• Limited access to finance for applying and scaling up integrated approaches. Capital investments in integrated adaptation technologies are constrained by real and perceived risks in developing economies, despite significant opportunities for achieving social, economic, and climate mitigation and adaptation objectives at a competitive cost. Solutions to manage these risks include developing financial strategies to distribute the risk and enable innovation and engaging the insurance sector during project design and implementation. There is a need for funding during early-stage project development to incentivise – or seed – hybrid solutions alongside financial and insurance strategies to manage risk for designers, builders, and investors. 

The closing keynote was provided by Rojina Manandhar and closing remarks were delivered by Wanna Tanunchaiwatana, both from the UNFCCC Secretariat. They highlighted the role of the NWP Knowledge-to-Action Hub for Climate Adaptation and Resilience and its mandate to address key ocean-climate gaps. The closing speakers emphasized that accelerating and enabling innovation is critical for an effective long-term global response to climate change and promoting economic growth and sustainable development. Long-term partnership is needed for a coordinated and inclusive response to climate change under the Paris Agreement, as well as to promote and scale up innovative approaches to build resilience in ocean and coastal communities.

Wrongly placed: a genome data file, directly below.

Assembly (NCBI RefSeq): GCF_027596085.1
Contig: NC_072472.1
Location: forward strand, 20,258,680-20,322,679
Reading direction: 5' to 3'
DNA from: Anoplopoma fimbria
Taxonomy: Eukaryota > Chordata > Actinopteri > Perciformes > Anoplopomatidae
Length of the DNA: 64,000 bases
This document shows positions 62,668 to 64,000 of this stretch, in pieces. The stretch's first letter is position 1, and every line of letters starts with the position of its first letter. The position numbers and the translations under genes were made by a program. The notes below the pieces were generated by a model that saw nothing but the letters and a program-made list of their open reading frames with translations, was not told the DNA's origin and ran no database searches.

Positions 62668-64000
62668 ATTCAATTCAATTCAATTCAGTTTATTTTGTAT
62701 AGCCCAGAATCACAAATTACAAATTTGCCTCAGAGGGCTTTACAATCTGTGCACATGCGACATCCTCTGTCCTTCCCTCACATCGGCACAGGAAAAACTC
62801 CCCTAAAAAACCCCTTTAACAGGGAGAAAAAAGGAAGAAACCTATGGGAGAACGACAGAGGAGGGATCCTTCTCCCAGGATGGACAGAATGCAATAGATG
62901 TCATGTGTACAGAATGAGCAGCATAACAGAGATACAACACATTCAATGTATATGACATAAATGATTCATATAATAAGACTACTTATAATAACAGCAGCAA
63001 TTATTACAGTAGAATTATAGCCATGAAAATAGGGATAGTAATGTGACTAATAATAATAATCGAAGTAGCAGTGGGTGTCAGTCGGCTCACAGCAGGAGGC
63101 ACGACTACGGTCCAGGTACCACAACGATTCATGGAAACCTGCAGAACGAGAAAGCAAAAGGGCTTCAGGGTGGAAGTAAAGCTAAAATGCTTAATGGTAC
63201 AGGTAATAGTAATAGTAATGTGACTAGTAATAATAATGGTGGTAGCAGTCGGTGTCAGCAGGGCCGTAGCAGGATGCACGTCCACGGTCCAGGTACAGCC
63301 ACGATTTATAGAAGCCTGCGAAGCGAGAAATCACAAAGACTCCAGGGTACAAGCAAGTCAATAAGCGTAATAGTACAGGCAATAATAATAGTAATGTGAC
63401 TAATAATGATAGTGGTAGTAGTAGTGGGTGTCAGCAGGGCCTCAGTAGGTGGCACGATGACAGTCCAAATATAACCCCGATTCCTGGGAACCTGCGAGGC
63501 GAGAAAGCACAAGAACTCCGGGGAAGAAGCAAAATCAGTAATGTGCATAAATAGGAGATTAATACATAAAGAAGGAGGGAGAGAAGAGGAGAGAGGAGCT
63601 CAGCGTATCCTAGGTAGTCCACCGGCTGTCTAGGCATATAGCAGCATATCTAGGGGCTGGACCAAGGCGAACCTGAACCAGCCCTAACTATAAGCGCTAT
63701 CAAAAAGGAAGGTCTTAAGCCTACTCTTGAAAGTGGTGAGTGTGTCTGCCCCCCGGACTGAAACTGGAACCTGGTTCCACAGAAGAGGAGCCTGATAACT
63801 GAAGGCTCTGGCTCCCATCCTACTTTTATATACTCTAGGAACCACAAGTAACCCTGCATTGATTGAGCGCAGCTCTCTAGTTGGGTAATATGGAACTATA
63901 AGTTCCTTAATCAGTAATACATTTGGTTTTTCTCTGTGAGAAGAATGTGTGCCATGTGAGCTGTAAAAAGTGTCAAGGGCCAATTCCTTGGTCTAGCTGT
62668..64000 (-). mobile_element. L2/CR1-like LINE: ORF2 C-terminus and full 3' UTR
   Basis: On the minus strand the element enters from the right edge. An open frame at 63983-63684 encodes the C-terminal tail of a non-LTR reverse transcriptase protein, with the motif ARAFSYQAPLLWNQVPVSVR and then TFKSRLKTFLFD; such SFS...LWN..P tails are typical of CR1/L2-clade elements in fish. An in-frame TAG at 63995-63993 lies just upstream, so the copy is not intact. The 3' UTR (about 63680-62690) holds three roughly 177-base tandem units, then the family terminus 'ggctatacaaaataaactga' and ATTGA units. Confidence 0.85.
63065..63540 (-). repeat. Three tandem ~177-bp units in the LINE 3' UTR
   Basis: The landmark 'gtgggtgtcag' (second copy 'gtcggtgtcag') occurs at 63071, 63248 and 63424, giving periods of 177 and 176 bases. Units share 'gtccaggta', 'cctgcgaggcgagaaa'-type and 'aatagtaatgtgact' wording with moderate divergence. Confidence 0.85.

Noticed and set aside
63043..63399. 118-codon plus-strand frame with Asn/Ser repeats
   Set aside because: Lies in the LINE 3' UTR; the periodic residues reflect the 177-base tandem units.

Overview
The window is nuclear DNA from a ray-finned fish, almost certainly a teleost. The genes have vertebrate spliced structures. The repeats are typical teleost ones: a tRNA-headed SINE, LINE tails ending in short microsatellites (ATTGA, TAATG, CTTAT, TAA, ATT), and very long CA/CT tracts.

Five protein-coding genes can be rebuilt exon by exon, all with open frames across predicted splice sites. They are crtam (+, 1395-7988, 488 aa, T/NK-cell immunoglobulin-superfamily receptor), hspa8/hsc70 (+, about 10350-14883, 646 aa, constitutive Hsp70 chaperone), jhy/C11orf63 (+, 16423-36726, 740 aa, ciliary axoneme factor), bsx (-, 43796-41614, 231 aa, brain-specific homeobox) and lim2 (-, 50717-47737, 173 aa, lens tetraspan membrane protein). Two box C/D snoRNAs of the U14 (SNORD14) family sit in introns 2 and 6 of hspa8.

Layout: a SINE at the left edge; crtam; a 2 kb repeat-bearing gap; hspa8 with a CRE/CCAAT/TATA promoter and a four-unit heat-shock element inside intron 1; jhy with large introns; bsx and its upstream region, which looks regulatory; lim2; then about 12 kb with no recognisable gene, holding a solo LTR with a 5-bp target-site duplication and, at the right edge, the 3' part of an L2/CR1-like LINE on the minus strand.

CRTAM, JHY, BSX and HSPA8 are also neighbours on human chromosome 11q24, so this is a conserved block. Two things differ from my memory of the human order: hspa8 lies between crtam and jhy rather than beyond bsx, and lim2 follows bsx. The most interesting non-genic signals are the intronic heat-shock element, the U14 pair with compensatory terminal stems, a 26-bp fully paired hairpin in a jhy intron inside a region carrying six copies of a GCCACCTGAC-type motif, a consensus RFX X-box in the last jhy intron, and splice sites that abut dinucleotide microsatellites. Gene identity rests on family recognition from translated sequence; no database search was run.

Key quotes from the session: 

 “The turning point is for the public and private sector to start designing, investing and building outside of the comfort zone that people have now.” – Emily Corwin, Director of Nature-based Engineering Solutions, Conservation International  

“This is an issue of entrepreneurial urgency. It’s not just about physical solutions; it’s about people and financial infrastructure as well.” – Sylvester Wong, Vice President of Asia-Pacific, AECOM 

 “Let's revitalise the knowledge that people have in their communities. People have the knowledge, and they are observing the changes… let’s work on that and work together to build that.” – Serena Heckler, Advisor for Ecological and Earth Sciences, UNESCO 

Key takeaways from the event:  

  • Ecosystems and technology intersect in an expansive array of data-driven adaptation solutions that can respond effectively to the moving target that climate change presents.  
  • Innovative approaches and case studies already exist for integrating technological and nature-based solutions, including many informed by local and indigenous knowledge, but there is an urgent need for political drive, national and local processes, and enhanced access to finance to implement, build on, and scale up these approaches. 
  •  Integrated approaches must comprehensively address climate risks while creating sustainable multi-use solutions in crowded seas and communities and responding to the priority technology needs identified by governments.